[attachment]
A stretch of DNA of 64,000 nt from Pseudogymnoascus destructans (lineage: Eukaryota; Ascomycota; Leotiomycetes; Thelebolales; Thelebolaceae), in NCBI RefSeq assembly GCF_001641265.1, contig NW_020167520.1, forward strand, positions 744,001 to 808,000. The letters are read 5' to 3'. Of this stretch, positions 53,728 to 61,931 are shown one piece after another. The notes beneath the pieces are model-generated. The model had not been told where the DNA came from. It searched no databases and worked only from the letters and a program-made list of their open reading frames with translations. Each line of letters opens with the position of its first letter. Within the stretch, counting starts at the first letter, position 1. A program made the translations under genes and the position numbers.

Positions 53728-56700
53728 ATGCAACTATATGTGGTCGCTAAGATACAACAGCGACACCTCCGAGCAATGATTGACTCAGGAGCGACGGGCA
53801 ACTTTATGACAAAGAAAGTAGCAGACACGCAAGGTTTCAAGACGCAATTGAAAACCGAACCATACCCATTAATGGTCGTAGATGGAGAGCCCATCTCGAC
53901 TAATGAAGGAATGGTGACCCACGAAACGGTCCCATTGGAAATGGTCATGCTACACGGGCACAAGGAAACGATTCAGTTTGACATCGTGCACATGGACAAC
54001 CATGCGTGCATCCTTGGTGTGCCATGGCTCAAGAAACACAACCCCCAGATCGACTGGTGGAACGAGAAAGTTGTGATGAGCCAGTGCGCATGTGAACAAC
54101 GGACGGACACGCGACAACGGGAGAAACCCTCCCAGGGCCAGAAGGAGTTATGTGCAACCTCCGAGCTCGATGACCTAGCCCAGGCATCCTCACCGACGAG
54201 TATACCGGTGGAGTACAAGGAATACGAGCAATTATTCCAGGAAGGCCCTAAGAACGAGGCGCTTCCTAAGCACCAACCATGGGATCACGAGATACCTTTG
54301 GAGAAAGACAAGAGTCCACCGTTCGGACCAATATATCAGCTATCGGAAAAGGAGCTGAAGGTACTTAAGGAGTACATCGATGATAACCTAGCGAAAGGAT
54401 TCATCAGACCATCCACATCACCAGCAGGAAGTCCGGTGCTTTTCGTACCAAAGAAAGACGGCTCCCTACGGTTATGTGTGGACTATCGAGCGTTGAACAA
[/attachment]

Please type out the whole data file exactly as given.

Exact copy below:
A stretch of DNA of 64,000 nt from Pseudogymnoascus destructans (lineage: Eukaryota; Ascomycota; Leotiomycetes; Thelebolales; Thelebolaceae), in NCBI RefSeq assembly GCF_001641265.1, contig NW_020167520.1, forward strand, positions 744,001 to 808,000. The letters are read 5' to 3'. Of this stretch, positions 53,728 to 61,931 are shown one piece after another. The notes beneath the pieces are model-generated. The model had not been told where the DNA came from. It searched no databases and worked only from the letters and a program-made list of their open reading frames with translations. Each line of letters opens with the position of its first letter. Within the stretch, counting starts at the first letter, position 1. A program made the translations under genes and the position numbers.

Positions 53728-56700
53728 ATGCAACTATATGTGGTCGCTAAGATACAACAGCGACACCTCCGAGCAATGATTGACTCAGGAGCGACGGGCA
53801 ACTTTATGACAAAGAAAGTAGCAGACACGCAAGGTTTCAAGACGCAATTGAAAACCGAACCATACCCATTAATGGTCGTAGATGGAGAGCCCATCTCGAC
53901 TAATGAAGGAATGGTGACCCACGAAACGGTCCCATTGGAAATGGTCATGCTACACGGGCACAAGGAAACGATTCAGTTTGACATCGTGCACATGGACAAC
54001 CATGCGTGCATCCTTGGTGTGCCATGGCTCAAGAAACACAACCCCCAGATCGACTGGTGGAACGAGAAAGTTGTGATGAGCCAGTGCGCATGTGAACAAC
54101 GGACGGACACGCGACAACGGGAGAAACCCTCCCAGGGCCAGAAGGAGTTATGTGCAACCTCCGAGCTCGATGACCTAGCCCAGGCATCCTCACCGACGAG
54201 TATACCGGTGGAGTACAAGGAATACGAGCAATTATTCCAGGAAGGCCCTAAGAACGAGGCGCTTCCTAAGCACCAACCATGGGATCACGAGATACCTTTG
54301 GAGAAAGACAAGAGTCCACCGTTCGGACCAATATATCAGCTATCGGAAAAGGAGCTGAAGGTACTTAAGGAGTACATCGATGATAACCTAGCGAAAGGAT
54401 TCATCAGACCATCCACATCACCAGCAGGAAGTCCGGTGCTTTTCGTACCAAAGAAAGACGGCTCCCTACGGTTATGTGTGGACTATCGAGCGTTGAACAA